ALWAYS THE MAID: Actress Viola Davis won numerous acting honors but also faced criticism for her role as Aibileen Clark in "The Help." (Image: Dreamworks/Touchstone Pictures)
“When they called my name, I had this feeling I could hear half of America going, ‘Oh no! Oh come on, why her? Again!’ ” Those opening lines of Meryl Streep’s acceptance speech at the Academy Awards this past Sunday verbalized my sentiments exactly, and I’m sure the sentiments of many others. Though Streep is an excellent actor, I was disappointed that Viola Davis, the gifted actor who played Aibileen Clark in The Help, wasn’t chosen as this year’s Best Actress by the committee handing out those coveted Oscars.
While I know I wasn’t alone in my disappointment, I’m sure there were also African Americans who were actually relieved that Davis did not win. That’s just how strong the displeasure among many African Americans was regarding Davis’ role as a ’60s-era Jackson, Mississippi-based maid in The Help. Based on the bestselling novel by Kathryn Stockett, The Help was a source of controversy almost from the beginning, with the African American community up in arms about the movie and Ms. Davis’ decision to play a maid. In an impromptu Facebook survey of my friends, I found mostly mixed emotions about The Help. “African American actors, as well as other actors of color must be selective in the roles they choose to play,” said one friend. “They must really know the purpose behind the film, the targeted audience, and avoid stereotypical roles.” Her view seems to represent the opinion of many.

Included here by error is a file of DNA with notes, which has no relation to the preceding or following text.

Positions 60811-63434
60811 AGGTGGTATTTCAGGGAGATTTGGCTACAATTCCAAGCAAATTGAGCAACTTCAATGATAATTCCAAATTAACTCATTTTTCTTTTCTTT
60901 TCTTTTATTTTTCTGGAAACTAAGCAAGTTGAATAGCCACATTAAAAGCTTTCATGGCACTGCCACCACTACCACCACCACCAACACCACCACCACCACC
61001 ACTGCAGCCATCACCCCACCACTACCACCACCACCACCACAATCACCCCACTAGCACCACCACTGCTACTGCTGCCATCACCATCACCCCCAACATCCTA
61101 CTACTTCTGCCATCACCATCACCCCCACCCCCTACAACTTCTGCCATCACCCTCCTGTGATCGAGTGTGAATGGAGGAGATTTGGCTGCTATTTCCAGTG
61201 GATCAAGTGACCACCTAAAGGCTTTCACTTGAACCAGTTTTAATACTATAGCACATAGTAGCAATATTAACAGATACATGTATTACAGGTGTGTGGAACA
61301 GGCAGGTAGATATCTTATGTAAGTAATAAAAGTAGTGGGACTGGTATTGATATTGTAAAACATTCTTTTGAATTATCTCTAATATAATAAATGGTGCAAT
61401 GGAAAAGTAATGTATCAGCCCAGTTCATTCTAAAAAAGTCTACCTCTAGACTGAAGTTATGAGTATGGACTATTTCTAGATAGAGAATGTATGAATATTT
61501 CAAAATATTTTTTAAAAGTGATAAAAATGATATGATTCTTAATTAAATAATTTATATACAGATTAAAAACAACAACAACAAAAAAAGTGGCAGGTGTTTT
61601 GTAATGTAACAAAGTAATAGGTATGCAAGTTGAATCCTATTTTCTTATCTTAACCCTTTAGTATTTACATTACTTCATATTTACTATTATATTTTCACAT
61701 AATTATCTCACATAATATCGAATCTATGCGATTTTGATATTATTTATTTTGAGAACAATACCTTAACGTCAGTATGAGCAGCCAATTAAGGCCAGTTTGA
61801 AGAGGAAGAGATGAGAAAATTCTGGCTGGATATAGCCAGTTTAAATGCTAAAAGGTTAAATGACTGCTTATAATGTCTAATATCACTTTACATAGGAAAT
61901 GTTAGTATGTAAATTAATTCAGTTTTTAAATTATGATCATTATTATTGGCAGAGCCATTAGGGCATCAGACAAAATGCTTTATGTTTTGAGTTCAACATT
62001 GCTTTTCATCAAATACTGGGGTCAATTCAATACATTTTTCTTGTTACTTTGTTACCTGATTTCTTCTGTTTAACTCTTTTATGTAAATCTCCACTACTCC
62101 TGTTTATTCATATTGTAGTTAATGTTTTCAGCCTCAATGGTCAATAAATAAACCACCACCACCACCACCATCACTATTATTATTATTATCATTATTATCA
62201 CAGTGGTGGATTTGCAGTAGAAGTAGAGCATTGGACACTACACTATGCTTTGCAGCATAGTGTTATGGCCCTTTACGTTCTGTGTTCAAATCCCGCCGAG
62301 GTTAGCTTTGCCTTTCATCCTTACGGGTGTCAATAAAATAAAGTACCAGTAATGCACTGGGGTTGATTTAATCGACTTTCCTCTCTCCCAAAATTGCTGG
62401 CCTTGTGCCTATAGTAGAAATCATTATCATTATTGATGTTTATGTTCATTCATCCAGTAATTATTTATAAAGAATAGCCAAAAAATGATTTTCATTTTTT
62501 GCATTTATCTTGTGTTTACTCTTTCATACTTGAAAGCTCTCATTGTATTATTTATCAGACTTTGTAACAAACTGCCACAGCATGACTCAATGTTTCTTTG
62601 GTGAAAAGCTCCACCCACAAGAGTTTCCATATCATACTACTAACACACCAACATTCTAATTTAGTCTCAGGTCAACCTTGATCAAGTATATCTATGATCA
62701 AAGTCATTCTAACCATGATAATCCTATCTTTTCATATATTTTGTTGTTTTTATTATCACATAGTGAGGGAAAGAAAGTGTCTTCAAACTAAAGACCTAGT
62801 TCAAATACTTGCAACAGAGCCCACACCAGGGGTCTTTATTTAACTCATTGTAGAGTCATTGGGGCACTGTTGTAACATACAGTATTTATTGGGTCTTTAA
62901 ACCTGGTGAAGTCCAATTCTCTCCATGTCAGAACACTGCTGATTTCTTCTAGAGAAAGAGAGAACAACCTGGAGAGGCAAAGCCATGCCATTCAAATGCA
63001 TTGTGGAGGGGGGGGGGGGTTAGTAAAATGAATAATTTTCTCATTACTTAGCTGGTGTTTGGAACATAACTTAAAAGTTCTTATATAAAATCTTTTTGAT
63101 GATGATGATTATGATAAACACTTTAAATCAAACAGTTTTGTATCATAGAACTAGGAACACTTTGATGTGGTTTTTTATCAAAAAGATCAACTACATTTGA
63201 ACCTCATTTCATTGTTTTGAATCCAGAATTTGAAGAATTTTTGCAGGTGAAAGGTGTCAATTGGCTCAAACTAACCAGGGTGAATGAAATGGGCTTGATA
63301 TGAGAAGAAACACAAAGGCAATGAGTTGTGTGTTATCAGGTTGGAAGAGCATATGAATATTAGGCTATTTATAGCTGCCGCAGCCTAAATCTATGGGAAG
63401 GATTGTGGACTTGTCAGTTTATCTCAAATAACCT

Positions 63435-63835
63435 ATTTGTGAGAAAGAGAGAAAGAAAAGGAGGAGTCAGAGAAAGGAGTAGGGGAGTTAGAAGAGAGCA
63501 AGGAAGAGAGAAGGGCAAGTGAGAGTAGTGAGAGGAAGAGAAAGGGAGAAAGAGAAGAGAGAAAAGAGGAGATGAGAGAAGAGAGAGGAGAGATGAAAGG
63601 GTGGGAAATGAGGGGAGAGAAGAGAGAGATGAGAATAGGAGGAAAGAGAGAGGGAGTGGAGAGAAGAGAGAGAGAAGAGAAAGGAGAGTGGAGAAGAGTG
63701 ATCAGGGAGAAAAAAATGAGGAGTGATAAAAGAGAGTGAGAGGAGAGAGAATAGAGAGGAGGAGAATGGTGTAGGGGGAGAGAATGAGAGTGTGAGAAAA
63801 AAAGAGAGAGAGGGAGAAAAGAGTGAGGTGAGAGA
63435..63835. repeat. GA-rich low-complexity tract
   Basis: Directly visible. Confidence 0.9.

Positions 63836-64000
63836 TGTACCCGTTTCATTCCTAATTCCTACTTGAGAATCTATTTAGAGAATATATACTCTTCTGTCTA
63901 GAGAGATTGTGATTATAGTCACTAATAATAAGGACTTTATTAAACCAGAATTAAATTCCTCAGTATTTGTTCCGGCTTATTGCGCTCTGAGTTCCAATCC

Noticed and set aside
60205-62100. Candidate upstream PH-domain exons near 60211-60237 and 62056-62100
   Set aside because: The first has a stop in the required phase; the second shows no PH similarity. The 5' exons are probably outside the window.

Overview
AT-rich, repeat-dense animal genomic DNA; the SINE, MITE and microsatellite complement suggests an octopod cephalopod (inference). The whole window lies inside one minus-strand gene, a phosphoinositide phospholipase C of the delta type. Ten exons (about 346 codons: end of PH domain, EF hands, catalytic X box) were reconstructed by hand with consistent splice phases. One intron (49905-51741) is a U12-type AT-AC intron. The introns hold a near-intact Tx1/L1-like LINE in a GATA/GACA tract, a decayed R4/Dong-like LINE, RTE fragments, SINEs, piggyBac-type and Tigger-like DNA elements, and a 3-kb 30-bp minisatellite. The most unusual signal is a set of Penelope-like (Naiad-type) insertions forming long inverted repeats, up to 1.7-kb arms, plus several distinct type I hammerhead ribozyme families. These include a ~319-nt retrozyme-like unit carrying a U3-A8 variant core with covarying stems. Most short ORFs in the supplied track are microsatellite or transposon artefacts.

FROM PAGE TO SCREEN: The film adaptation of Kathryn Stockett's bestseller, 'The Help,' features Emma Stone as Skeeter, Octavia Spencer as Minny, and Viola Davis as Aibileen.